by Sylvia Walker, author of SmartWoman
A healthy mind is as important as a healthy body. If not more so! October has been declared national mental health awareness month in South Africa, and it is virtually impossible to talk about mental health without talking about money. There is often a very close link between financial stress and poor mental health.
As a business owner, this can have dire consequences for your business - financial stress can lead to a higher rate of absenteeism, a lower concentration span at work, and generally poor performance, all of which has a negative impact on your bottom line!
Some interesting facts and figures:
- Seven out of ten middle class South Africans have financial stress (SANLAM Benchmark Survey 2017)
- As many as three out of ten people in the workforce have symptoms of depression (SADAG).Amongst management it is one in three.
- Stress is fuelled by rising living costs, debt in the form of car payments, credit cards and personal loans and an inability to save for the future or be financially prepared for an unexpected event.
- Poor mental health impact negatively on your ability to manage your money, in turn causing more stress as your prospects for promotion and salary increases are negatively affected.
- There is a significant spoke in the numbers of people enquiring about debt counseling (Debt Busters)
- Nearly two million South Africans rely on payday loans to get through the month (Consumer Credit Market Report)
What to look out for – possible tell-tale signs of financial stress:
- Increase in garnishee orders or requests for employment declaration forms which may be needed to apply for debt.
- Increase in sick leave due to financial stress or other irregular absences from work where an employee might need to take time off due to a financial crisis.
- Increase in preventable medical issues simply because employees do not have the money to go and see a doctor in the early stages of illness.
- Constant request for a salary review or increase where financial stress forces employees to first look at their employer to pay them more so they can cope.
- Lack of focus, irritability and poor judgment at work, impacting negatively on performance.
- A visible decrease in their performance with a resulting loss in productivity, simply because their focus is elsewhere.
- Increased grievances or complaints in the working environment, possibly negatively impacting on relationships with colleagues.
- Greater staff turnover as financially stressed employees are forced to look for better paid employment elsewhere. This takes a huge toll on employers as it is costly to recruit and train new staff all the time.
- Employees taking on a second job in the evenings or weekends (with or without the employer’s blessing), leading to overworked, exhausted employees whose performance suffers.
Employee financial stress kills productivity. And that impacts on your bottom line. No doubt about it.
While many people believe the answer to financial stress is to earn more money, this is the furthest from the truth. As an employer you should play a pivotal role in ensuring your employees financial health. By providing them with unbiased, objective financial education, they will be empowered to make responsible decisions around their money, get rid of debt, protect themselves against financial crisis, and save for the future. All of which will lead to financial peace of mind, resulting in an employee that is happier, content and able to concentrate on their work, giving their best, and being entirely focused. You will see the difference in your bottom line!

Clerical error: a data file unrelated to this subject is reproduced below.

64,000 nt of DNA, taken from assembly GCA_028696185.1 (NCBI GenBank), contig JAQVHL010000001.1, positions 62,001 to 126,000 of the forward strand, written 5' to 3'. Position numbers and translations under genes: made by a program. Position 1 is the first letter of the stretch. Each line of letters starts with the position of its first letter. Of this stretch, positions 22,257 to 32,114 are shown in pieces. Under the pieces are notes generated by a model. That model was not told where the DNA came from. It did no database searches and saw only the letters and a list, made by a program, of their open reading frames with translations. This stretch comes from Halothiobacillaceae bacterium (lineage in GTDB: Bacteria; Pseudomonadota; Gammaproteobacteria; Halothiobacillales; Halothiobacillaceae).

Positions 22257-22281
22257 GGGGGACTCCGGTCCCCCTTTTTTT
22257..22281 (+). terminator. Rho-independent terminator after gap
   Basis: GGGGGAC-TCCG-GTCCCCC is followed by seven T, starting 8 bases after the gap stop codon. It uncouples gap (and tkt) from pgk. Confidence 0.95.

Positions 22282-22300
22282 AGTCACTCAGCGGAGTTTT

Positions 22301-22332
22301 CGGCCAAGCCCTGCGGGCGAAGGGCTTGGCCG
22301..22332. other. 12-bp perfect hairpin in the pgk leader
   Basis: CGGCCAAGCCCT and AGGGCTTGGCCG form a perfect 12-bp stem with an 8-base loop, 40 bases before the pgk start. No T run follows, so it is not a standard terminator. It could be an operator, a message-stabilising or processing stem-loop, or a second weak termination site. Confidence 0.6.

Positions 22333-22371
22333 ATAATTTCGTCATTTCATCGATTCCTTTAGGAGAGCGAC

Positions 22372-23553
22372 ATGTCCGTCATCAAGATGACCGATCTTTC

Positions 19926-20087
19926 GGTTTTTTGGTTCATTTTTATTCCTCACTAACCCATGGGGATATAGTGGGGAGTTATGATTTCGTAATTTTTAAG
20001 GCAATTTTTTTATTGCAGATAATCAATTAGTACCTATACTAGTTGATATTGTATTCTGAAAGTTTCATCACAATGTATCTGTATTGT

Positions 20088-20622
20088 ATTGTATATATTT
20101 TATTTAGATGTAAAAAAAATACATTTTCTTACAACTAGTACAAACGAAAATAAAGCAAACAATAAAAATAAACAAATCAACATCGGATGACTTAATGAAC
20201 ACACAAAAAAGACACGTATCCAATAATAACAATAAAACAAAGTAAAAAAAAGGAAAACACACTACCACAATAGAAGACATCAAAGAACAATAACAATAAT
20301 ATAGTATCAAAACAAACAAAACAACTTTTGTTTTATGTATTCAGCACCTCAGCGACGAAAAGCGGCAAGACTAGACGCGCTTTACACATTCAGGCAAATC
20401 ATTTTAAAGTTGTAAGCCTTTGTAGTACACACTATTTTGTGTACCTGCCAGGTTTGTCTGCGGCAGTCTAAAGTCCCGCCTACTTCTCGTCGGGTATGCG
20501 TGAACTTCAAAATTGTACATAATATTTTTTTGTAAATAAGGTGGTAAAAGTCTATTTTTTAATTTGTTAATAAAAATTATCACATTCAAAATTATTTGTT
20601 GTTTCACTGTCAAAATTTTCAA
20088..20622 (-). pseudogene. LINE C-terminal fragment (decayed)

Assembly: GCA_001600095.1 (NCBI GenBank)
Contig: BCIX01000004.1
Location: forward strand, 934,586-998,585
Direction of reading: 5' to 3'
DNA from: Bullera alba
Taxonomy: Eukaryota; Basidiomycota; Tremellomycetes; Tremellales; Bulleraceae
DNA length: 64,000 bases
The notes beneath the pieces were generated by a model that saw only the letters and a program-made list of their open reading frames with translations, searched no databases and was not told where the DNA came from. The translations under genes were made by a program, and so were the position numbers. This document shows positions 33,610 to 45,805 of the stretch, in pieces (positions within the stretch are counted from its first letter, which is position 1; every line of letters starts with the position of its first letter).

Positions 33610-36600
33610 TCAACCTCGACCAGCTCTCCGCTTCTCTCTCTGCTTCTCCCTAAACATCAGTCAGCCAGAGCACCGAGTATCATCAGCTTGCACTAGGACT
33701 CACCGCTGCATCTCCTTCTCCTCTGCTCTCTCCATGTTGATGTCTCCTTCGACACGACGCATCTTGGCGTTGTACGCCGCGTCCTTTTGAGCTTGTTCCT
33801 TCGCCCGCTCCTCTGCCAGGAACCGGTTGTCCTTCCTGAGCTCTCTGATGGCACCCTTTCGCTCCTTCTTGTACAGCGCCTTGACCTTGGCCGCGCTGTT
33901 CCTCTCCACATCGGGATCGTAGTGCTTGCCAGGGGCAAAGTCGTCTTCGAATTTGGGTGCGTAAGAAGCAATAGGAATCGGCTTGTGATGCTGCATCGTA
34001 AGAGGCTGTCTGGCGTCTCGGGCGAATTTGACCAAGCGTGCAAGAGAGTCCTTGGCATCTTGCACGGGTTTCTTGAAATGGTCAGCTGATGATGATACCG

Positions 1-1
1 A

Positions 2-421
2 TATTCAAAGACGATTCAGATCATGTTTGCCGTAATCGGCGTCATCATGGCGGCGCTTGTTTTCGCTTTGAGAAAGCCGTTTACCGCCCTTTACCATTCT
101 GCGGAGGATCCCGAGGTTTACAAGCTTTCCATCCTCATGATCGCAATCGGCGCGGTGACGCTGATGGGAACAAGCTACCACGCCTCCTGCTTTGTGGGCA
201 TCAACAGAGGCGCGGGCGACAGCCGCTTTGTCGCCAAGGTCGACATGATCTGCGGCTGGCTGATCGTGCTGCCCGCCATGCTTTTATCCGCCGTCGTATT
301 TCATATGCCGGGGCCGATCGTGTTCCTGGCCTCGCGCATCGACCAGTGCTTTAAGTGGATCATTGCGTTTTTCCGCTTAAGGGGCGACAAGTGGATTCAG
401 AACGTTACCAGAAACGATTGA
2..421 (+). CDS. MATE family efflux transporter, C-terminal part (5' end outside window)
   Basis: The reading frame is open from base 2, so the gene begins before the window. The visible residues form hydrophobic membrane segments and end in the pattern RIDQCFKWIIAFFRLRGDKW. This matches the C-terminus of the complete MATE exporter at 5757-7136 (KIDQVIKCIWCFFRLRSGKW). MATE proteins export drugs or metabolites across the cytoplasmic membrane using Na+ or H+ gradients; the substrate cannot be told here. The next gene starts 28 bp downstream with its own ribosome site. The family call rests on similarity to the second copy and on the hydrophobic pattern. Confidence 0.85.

MAKE MONEY MATTER is a five hour workshop that enlightens and empowers, allowing people to take control of their money and their financial security. For more information go to http://sylviawalker.co.za/speaking/make-money-matter/
Sylvia Walker is highly skilled and experienced in the financial services industry, having spent a large part of her career as a marketing manager for a blue-chip company. During this time, she worked closely with the media, conducting hundreds of presentations, doing radio and TV interviews and writing many articles for publications such as O, the Oprah magazine, Good Housekeeping / Goeie Huishouding, Sarie, The Mercury, Plus 50 and many others. She left the corporate world at the end of 2014 to pursue her interests further afield. She is also a published author. She contributed chapters on financial planning in Mary Ann Shearer’s Take Control the Natural Way and Nadia Bilchik and Lori Milner’s Own Your Space. She authored Dealing in Death – Ellen Pakkies and a Community’s Struggle with Tik and co-authored Steeped in Blood, the memoirs of Dr David Klatzow, which was shortlisted for the Alan Paton Award in 2011. She also co-authored and published Reflections for Old Mutual in 2013. Sylvia is currently a financial planner, writes articles, and conducts workshops on various aspects of financial literacy and planning. She is also the resident financial guru on the Cape Talk Early Breakfast Show, and is on air every Friday morning. Her latest book, SmartWoman, has just been published, and is a culmination of many years of experience in advising women on how to gain financial freedom and grow their wealth. SylviaWalker.co.za
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